Crossing the border from Finland to Germany

“Wait a second” you say, “Finland and Germany don’t share a border”. You are correct. However there is a ferry service that runs a daily 28 hour crossing from Helsinki in Finland to Travemunde in Germany. Overland travel for the win.

It was a bit hard to find information about the ferry crossing since it seems to mostly be popular with truckers and families in camper vans. Two groups that don’t typically write travel blogs as much as backpackers do. I think most backpackers would just fly, it would be much quicker and probably also cheaper. Thanks to our self-imposed overland travel rules we didn’t have a choice but we managed to get tickets for about 100€ each (~NZ$155) which we thought was pretty reasonable.

To get to the ferry terminal we caught the metro to Vuosaari/Nordsjo and connected to bus 90 which took us right up to the terminal. We were the only people checking in. Well, the only foot passengers. There were a tonne of cars and trucks queued up. Check-in was open from 3.5 hours to 2 hours before our departure at 5pm. Bang on 3pm we were shepherded into a van which then proceeded to lead all the cars to the boat. We felt pretty important in the van right at the head of a long trail of vehicles weaving through the container shipping port.

Helsinki container port

 

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Hel Yeah Helsinki!

Arriving in Helsinki was really pleasant, first impressions were that it was a lovely city. Except as expected it was a bit of a shock to the wallet – the first toilets we found cost a whole 1 euro! (~NZ$1.50) Toilets in Russia cost about 15 roubles (~NZ$0.38).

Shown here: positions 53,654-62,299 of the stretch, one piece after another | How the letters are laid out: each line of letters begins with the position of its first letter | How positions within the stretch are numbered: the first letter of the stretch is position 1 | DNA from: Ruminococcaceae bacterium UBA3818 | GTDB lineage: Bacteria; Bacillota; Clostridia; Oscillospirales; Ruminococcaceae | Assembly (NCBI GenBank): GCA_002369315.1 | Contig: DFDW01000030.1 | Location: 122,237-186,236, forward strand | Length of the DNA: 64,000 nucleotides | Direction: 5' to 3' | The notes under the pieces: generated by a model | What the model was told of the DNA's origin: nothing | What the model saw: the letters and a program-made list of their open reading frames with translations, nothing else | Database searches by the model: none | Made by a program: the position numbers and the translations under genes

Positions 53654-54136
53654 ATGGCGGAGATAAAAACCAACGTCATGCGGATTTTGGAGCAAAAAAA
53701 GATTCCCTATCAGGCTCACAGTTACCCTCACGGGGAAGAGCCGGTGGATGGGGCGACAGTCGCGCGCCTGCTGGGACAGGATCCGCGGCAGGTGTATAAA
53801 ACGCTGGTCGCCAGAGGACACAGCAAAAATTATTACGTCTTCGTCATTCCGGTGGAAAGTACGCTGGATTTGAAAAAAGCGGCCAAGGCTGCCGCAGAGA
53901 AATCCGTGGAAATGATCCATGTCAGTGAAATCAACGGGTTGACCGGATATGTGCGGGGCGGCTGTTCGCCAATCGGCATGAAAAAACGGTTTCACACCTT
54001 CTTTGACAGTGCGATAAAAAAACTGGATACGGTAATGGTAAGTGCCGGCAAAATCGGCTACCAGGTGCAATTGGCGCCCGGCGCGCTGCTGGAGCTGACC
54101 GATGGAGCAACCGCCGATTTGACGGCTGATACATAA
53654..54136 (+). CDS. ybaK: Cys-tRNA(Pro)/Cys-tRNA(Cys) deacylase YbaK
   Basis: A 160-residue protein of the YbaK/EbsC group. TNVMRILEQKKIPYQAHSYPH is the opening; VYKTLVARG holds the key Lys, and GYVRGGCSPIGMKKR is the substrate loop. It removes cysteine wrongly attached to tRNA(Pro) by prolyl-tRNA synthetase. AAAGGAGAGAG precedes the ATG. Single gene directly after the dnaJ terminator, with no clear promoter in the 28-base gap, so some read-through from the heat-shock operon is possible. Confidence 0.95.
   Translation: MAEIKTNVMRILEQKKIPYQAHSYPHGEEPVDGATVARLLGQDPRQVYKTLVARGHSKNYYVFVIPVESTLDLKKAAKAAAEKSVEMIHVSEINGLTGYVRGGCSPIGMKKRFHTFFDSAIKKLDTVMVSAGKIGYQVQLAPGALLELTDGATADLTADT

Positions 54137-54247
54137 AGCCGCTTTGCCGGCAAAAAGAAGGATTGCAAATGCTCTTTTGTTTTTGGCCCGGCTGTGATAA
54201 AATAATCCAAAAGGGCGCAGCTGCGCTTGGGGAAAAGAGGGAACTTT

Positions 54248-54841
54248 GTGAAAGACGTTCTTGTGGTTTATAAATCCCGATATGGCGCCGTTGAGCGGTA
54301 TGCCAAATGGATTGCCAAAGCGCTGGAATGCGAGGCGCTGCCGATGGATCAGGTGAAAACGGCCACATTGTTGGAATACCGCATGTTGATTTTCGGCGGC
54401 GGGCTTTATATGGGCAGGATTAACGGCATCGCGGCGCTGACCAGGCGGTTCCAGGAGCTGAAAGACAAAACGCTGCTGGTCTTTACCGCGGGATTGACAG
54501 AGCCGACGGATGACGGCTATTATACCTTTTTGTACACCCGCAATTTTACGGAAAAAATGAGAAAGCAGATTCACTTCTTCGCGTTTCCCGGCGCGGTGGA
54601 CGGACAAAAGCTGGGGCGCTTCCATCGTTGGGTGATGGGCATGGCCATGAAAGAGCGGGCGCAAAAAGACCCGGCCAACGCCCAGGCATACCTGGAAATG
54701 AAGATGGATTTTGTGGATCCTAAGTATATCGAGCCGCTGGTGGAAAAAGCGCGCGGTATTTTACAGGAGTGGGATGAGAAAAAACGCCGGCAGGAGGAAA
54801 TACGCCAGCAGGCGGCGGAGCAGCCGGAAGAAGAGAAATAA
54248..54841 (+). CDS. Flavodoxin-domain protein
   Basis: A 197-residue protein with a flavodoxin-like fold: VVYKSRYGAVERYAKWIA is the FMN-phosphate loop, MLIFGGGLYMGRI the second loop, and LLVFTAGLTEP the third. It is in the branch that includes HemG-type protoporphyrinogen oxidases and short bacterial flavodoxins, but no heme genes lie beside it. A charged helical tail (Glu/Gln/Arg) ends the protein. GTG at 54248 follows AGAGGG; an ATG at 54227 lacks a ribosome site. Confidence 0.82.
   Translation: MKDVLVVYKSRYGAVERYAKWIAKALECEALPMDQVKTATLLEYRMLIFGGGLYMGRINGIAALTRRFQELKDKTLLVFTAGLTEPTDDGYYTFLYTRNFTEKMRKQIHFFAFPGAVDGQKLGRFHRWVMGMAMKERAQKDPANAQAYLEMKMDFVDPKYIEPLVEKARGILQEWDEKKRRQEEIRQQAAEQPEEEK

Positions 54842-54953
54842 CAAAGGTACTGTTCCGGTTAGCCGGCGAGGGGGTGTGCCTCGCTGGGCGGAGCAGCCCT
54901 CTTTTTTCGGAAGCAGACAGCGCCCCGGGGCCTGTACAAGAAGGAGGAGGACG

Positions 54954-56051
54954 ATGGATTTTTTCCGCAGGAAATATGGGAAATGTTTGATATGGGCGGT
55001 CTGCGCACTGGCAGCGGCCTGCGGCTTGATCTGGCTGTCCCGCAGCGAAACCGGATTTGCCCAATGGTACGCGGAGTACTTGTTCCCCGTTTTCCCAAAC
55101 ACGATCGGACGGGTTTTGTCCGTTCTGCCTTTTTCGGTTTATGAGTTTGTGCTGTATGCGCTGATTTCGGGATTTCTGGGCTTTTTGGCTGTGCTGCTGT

We walked to our hostel and hung out for the afternoon. Fun fact: the tourist guidebook for Helsinki is called ‘Hel Yeah’. Great name. The highlight for the evening was going to a supermarket and buying ingredients for nachos. We had spent a lot of time discussing what we would like to cook for our first meal in Europe and we were both craving nachos. Om nom nom. It was pretty fun to cook again but I suspect the novelty might wear off pretty quickly.

That evening we went for a walk, sunset wasn’t until after 9pm which seemed crazy. I really liked how Helsinki is made up of lots of islands, we were close to the water and could look out across it. We also saw some really well designed apartment blocks that we could totally live in. And an awesome bridge. We’re definitely still engineers.

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Crossing the border from Russia to Finland

We had a final breakfast of pancakes with bananas, nutella and chocolate sauce. Oh man they were good. Then we were ready to leave Russia.

Trains for Helsinki leave from the ‘Finlyandskiy’ train station. We showed up nice and early and sat in the waiting hall. When they announced that our train was boarding we were the only ones that stood up and tried to board. The check in woman told us we had to go around to the ‘Express Hall’. We tried to ‘go around’ and were still a bit confused so we went to the information desk. Before we even opened our mouths the woman there held up a sign in English saying that the ‘Express Hall’ was out of the building and around on the side street.

Unrelated but pretty photo from St Petersburg

We followed instructions and found it pretty easily. The place was heaving with people. The hall we had sat in was much nicer. To check in we just showed our passports and put our bags through security. Easy.

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